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New Stents, New Procedures, and Intraprocedural Challenges

  • Annapoorna Kini
  • Jagat Narula
  • Yuliya Vengrenyuk
  • Samin Sharma
Chapter
  • 444 Downloads

Abstract

Bioresorbable vascular scaffolds (BRSs) have recently reenergized the field of coronary intervention; they support transient drug delivery and vessel patency and then gradually tend to complete resorption. OCT has played a major role in the development of BRS technology by providing more precise and detailed morphologic information (compared to IVUS) as a result of its higher resolution. While the clinical outcome data from the landmark BRS trials are promising, there is a paucity of data on BRS implantation in unselected patient population in “real world” clinical practice, including in-stent restenosis, bifurcation, and severely calcified lesions. Abnormal coronary dilatation at the site of DES implantation demonstrating contrast staining outside the stent struts, peri-stent contrast staining (PSS), have been shown to be associated with target-lesion revascularization and very late stent thrombosis. OCT can differentiate between two main underlying causes of PSS, incomplete stent apposition and multiple interstrut hollows or cavities between well apposed stent struts. Intraluminal filling defects are occasionally observed on coronary angiography, and thrombosis has often been used as a default diagnosis; however, there are many different causes responsible for the phenomenon including calcification, dissection, plaque rupture, and artifacts. OCT allows accurate characterization angiographic filling defects and provides important information for treatment optimization.

Keywords

Drug-eluting stents Bare metal stents Stent thrombosis Bioresorbable vascular scaffolds Peri-stent contrast staining Intraluminal filling defects Thrombosis Calcified lesion Dissection In-stent restenosis Lipid-rich plaque Thin fibrous cap Stent edge dissection Healed plaque rupture 

Supplementary material

Video 5.1

OCT pullback after rotational atherectomy for heavily calcified LAD lesions (Case 1, Fig. 5.1, B1–B4, C) (AVI 16764 kb)

Video 5.2

OCT pullback performed after implantation of two bioresorbable vascular scaffolds (Case 1, Fig. 5.2, B1–B5, C) (AVI 23382 kb)

Video 5.3

OCT pullback performed after chronic total occlusion was crossed and orbital atherectomy performed for the calcified lesion (Case 2, Fig. 5.3, B1–B7, C) (AVI 21623 kb)

Video 5.4

OCT pullback of the chronic total occlusion after bioresorbable vascular scaffold implantation (Case 2, Fig. 5.4, B1–B5, C) (AVI 22870 kb)

Video 5.5

OCT pullback for the case of late stent malapposition with total occlusion of the stent (Explaining the unexplainable) (Case 3, Fig. 5.5, B1–B8, C) (AVI 20794 kb)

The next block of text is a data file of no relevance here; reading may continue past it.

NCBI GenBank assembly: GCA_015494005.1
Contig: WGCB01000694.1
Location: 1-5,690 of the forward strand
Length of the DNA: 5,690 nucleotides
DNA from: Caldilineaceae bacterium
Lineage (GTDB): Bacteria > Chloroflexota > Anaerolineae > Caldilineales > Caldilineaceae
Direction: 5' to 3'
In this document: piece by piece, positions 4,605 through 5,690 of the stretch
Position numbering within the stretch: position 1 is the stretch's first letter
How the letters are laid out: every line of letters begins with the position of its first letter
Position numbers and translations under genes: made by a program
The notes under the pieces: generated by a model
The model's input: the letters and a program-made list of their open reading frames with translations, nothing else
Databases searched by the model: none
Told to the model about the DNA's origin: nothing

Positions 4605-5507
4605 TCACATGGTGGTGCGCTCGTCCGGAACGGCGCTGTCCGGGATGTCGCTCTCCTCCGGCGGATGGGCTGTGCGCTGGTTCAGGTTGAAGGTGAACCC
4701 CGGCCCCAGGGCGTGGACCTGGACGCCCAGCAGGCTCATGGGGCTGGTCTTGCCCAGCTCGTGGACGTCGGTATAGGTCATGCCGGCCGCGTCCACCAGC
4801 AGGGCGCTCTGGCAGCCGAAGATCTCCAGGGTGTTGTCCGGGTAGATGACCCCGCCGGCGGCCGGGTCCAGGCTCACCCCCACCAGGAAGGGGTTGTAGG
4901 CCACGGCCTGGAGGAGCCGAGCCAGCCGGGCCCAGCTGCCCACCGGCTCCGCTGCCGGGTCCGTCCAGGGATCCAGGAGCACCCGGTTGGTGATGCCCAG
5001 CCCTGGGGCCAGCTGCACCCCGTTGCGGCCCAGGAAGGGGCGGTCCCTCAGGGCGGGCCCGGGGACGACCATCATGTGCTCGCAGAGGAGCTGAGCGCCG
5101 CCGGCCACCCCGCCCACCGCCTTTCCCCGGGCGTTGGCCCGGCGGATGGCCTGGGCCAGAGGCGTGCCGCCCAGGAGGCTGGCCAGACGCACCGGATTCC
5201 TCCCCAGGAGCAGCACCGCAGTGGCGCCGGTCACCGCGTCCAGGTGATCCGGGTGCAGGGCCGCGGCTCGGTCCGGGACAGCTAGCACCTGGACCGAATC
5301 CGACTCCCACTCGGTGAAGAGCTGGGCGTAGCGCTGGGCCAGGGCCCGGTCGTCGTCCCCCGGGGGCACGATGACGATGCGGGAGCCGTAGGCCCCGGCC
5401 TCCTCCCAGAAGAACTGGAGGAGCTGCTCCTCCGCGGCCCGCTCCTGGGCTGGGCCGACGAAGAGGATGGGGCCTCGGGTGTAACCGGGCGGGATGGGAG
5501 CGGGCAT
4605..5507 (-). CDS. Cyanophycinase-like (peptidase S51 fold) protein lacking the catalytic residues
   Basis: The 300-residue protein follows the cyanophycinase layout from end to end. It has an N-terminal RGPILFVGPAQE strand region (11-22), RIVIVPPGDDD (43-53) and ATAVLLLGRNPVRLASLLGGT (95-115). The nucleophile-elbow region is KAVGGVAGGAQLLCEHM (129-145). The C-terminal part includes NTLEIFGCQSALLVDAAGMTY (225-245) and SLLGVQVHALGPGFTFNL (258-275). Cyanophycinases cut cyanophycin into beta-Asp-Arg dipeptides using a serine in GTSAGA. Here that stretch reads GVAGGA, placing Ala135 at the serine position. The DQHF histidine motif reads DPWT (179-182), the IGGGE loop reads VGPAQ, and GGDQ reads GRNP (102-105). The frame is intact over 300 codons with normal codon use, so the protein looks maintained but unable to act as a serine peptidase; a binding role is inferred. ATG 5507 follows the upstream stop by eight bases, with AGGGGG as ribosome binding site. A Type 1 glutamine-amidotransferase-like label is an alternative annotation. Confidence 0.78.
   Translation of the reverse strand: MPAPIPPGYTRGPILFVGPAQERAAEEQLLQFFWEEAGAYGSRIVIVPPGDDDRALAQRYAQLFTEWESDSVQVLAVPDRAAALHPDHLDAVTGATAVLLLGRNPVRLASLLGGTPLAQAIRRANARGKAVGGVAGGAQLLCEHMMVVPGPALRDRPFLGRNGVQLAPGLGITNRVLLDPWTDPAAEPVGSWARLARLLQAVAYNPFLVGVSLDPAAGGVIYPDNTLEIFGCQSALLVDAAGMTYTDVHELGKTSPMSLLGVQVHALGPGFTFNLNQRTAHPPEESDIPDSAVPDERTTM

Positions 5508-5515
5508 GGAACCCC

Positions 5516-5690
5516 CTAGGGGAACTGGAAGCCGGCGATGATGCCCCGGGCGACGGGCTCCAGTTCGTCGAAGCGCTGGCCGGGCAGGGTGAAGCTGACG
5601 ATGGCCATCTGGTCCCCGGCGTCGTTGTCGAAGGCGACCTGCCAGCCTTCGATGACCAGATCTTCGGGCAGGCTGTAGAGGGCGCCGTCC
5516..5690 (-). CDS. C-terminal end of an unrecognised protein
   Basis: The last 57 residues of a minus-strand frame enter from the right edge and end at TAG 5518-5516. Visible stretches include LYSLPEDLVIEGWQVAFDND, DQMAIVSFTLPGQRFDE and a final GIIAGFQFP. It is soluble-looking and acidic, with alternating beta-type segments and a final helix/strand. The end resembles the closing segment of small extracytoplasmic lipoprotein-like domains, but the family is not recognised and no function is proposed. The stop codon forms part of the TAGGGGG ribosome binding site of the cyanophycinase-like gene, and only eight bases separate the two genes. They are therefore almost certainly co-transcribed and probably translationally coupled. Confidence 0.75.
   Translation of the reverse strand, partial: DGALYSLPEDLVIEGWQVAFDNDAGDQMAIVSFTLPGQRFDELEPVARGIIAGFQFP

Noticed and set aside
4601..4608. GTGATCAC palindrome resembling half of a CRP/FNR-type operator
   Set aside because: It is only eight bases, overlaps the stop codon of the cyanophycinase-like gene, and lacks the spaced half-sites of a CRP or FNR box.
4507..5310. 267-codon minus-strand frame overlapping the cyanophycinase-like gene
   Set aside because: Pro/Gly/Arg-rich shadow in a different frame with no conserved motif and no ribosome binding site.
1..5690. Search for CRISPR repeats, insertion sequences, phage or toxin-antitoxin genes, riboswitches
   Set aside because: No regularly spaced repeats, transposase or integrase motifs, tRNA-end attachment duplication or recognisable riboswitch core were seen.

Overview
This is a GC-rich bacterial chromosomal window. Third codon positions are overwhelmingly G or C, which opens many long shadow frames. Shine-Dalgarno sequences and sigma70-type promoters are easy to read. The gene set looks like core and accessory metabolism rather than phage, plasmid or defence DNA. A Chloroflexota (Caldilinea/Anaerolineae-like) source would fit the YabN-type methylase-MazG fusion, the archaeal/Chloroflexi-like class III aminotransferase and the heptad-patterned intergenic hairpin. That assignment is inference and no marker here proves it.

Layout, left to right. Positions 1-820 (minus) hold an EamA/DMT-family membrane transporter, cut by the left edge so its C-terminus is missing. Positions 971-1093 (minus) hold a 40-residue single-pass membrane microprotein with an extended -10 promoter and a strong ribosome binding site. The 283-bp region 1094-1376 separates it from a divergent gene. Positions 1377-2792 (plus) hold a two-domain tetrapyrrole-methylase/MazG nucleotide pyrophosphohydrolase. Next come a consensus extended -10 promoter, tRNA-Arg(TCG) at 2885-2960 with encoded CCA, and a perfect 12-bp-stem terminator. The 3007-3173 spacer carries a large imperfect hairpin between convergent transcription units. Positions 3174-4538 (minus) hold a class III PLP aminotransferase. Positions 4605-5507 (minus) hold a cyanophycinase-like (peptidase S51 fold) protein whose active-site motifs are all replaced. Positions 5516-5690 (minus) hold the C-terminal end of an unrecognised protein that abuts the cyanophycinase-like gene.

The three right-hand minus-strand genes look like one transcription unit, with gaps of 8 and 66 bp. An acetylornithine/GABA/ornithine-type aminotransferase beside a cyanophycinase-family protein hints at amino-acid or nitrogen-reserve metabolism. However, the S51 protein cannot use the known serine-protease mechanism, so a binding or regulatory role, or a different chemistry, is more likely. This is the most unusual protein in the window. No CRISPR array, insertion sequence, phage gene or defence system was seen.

Video 5.6

OCT pullback before stenting for an intermediate stenosis with intraluminal filling defect in the proximal LAD, Clarifying the halos (Case 4, Fig. 5.6, B1–B4, C1, C2) (AVI 19666 kb)

Video 5.7

Post-stent OCT for the “Clarifying the halos” case (Case 4, Fig. 5.7, B1, B2, C1, C2) (AVI 19438 kb)

Video 5.8

OCT pullback before stenting mid LAD stenosis (Case 5, Fig. 5.8, B1–B5, C) (AVI 22121 kb)

Video 5.9

OCT performed after mid LAD stenting showed new thrombus in the proximal LAD (Case 5, Fig. 5.9, B1–B5, C) (AVI 22216 kb)

Video 5.10

Final post-PCI OCT pullback after proximal LAD noncompliant balloon post-dilatation (Case 5, Fig. 5.10, B1–B5, C) (AVI 22088 kb)

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Copyright information

© Springer International Publishing AG 2018

Authors and Affiliations

  • Annapoorna Kini
    • 1
  • Jagat Narula
    • 2
  • Yuliya Vengrenyuk
    • 3
  • Samin Sharma
    • 4
  1. 1.Director, Cardiac Catheterization Laboratory, Director, Structural Heart Intervention Program, Director, Interventional Cardiology Fellowship Program, Zena and Michael A. Wiener Professor of MedicineIcahn School of Medicine at Mount Sinai, Mount Sinai HospitalNew YorkUSA
  2. 2.Director, Intravascular Imaging Core Laboratory, Instructor, Department of MedicineIcahn School of Medicine at Mount Sinai, Mount Sinai HospitalNew YorkUSA
  3. 3.Philip J. and Harriet L. Goodhart Chair in Cardiology, Chief of Cardiology, Mount Sinai St. Luke’s Hospital, Professor of Medicine and Radiology, Associate Dean, Arnhold Institute for Global HealthIcahn School of Medicine at Mount Sinai, Mount Sinai HospitalNew YorkUSA
  4. 4.Director, Clinical and Interventional Cardiology, President, Mount Sinai Heart Network, Dean, International Clinical Affiliations, Anandi Lal Sharma Professor of MedicineIcahn School of Medicine at Mount Sinai, Mount Sinai HospitalNew YorkUSA

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